Mitt Romney's path to the Republican presidential nomination is about to take a turn through the deep American South, which could complicate matters for the frontrunner in the race to challenge President Barack Obama.
Romney holds a comfortable lead over his rivals. But in the heart of the so-called Bible Belt, as a ring of conservative Southeastern states are known, Romney faces skeptics among some evangelical Christians in his bid to become the first Mormon president. In Mississippi and Alabama, which hold primaries Tuesday, there's concern that he's too slick and not a true conservative.
Yet if Romney prevails in the Republican race and faces Obama in November, the former governor of the liberal-leaning state of Massachusetts may be just good enough for some Southerners.
"If push comes to shove and he gets the nomination, I'll go in the voting booth like this and vote for him," says Mississippi retiree David Wilke, holding his nose.
Romney added to his lead by winning six of 10 contests this week on Super Tuesday, the biggest battle of the state-by-state primary race. That puts him on a delegate-winning pace that would secure the nomination in June, and at their current rate, none of his Republican foes will reach even half the number needed. To date,Romney has won 55 percent of the delegates at stake in primaries and caucuses.
But many Republicans remain wary. Romney once supported legalized abortion, which he now condemns, and signed a universal health care coverage program as governor that many conservatives consider government overreach. In Ohio on Tuesday, nearly half of evangelicals said Romney's positions on the issues were not conservative enough.
Romney has tried to appeal to religious conservatives by stressing his shared values with them on concerns such as traditional marriage, especially as former Sen. Rick Santorum's emphasis on social issues boosted his campaign.
Many Christians do not consider Mormons part of historical Christianity, although Mormons do. Republicans who say Mormons are not Christian are less likely to support Romney for the Republican nomination, according to a November 2011 survey by the Pew Center's Forum on Religion & Public Life.
Conservatives who consider religion when choosing a candidate have had several options in the Republican field of candidates.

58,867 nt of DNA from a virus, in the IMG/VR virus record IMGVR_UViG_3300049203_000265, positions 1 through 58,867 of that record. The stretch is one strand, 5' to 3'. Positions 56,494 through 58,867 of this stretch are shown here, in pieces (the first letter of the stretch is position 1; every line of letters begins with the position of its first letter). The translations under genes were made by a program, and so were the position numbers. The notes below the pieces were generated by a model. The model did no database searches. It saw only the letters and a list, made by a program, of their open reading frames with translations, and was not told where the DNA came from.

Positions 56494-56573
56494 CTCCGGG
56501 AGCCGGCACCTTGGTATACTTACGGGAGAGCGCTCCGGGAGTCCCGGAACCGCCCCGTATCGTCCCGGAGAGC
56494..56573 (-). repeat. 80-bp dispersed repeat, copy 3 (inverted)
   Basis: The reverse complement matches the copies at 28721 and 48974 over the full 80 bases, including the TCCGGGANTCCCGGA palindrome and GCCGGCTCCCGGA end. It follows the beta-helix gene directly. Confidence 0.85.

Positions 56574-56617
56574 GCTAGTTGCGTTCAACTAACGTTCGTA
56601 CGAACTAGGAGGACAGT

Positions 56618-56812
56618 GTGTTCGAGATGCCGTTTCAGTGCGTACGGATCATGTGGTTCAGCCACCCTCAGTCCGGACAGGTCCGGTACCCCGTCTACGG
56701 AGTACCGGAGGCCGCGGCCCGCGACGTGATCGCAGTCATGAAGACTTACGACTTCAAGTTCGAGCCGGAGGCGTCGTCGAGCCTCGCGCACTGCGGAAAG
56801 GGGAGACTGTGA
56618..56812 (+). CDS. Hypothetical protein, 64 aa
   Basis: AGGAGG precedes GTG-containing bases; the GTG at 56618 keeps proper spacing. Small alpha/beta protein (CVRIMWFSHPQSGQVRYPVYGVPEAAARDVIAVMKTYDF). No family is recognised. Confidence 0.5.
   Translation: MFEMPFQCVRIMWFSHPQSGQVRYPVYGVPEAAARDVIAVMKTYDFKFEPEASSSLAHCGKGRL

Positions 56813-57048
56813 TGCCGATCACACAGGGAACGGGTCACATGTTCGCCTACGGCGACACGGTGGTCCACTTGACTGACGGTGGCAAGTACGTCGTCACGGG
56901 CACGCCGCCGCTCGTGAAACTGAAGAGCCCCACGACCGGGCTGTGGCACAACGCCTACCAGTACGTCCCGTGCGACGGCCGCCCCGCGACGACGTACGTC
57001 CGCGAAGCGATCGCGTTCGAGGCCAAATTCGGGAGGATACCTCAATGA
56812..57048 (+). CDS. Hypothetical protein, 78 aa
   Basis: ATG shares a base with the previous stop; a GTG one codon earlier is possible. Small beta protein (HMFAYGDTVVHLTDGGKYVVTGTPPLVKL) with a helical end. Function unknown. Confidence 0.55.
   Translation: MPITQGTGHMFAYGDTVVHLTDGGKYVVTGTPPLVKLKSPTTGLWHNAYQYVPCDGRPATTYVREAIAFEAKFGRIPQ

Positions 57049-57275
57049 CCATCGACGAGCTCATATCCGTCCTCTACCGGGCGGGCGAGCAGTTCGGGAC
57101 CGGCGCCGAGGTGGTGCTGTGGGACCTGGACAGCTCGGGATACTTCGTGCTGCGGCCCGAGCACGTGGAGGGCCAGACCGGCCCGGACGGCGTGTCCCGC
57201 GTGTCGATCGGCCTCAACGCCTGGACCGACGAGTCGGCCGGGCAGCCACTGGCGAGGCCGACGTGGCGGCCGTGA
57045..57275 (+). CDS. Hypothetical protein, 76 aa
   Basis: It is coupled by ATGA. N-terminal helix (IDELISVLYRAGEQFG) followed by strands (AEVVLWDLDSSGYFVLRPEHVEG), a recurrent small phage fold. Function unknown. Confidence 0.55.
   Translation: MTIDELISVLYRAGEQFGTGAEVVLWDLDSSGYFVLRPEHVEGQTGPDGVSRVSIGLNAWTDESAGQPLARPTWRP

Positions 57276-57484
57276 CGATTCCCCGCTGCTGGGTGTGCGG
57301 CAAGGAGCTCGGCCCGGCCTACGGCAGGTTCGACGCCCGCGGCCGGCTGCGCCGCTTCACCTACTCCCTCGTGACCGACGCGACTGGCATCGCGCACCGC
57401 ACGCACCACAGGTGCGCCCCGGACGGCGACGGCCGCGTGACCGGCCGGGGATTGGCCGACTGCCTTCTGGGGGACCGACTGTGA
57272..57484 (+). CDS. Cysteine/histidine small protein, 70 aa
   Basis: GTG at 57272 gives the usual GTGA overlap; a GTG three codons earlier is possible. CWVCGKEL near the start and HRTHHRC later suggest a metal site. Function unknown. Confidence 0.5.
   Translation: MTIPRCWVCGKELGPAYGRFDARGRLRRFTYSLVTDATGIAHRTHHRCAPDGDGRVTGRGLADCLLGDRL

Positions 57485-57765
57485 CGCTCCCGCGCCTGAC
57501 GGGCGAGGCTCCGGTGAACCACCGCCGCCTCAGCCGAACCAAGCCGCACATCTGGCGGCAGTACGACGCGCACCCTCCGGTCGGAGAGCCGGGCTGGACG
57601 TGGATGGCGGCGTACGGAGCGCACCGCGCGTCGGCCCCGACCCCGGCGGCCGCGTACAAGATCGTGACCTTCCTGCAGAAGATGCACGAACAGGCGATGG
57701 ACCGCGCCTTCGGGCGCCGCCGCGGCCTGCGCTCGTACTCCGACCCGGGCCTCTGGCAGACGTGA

Santorum and former House of Representatives Speaker Newt Gingrich are Catholics who heavily emphasize religion and moral issues on the campaign trail, although Gingrich's personal history, including three marriages, has cost him some conservative support. The same Pew survey, however, found Republican voters would overwhelmingly back Romney in a general election against Obama.
Gingrich, who represented Georgia for 20 years and now lives in Virginia, must win every state from South Carolina to Texas to get to the Republican nominating convention this summer, spokesman R.C. Hammond says.
Staff for Santorum say their candidate will be aggressive in states where Gingrich expects to perform well.
Santorum and Gingrich are invoking God and country as they campaign in Mississippi and Alabama. They're winning applause by saying Obama has been a weak ally for Israel, a point that resonates with Christian conservatives.
Gingrich scored an early primary victory in South Carolina, but stalled before winning this week in Georgia.Romney won Virginia win this week — Gingrich and Santorum weren't on the ballot. Santorum won Tennessee.
Then the Southern swing begins with Mississippi and Alabama next week, followed by Louisiana on March 24.
Romney is supported by top Republicans in many Southern states, including in Alabama, and he'll speak there on Friday. He's been endorsed by former Alabama Gov. Bob Riley, though Riley concedes Romney is an underdog there.
"Mitt Romney is the only candidate with the leadership and business experience to take our country through this difficult economic situation and bring us out stronger," Riley said. "If there was ever time to have a job creator in the White House, it is now."